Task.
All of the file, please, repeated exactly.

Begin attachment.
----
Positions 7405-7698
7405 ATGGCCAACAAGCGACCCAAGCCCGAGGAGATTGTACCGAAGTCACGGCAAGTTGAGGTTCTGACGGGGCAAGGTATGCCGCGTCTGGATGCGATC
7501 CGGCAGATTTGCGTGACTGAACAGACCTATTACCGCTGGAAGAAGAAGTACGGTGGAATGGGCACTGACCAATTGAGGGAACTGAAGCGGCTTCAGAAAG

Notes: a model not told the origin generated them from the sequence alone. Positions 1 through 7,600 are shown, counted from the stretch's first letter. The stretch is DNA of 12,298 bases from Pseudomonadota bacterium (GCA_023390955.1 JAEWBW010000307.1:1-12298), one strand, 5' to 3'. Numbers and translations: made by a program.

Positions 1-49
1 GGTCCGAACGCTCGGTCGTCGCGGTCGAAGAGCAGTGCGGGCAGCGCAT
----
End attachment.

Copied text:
Positions 7405-7698
7405 ATGGCCAACAAGCGACCCAAGCCCGAGGAGATTGTACCGAAGTCACGGCAAGTTGAGGTTCTGACGGGGCAAGGTATGCCGCGTCTGGATGCGATC
7501 CGGCAGATTTGCGTGACTGAACAGACCTATTACCGCTGGAAGAAGAAGTACGGTGGAATGGGCACTGACCAATTGAGGGAACTGAAGCGGCTTCAGAAAG

Notes: a model not told the origin generated them from the sequence alone. Positions 1 through 7,600 are shown, counted from the stretch's first letter. The stretch is DNA of 12,298 bases from Pseudomonadota bacterium (GCA_023390955.1 JAEWBW010000307.1:1-12298), one strand, 5' to 3'. Numbers and translations: made by a program.

Positions 1-49
1 GGTCCGAACGCTCGGTCGTCGCGGTCGAAGAGCAGTGCGGGCAGCGCAT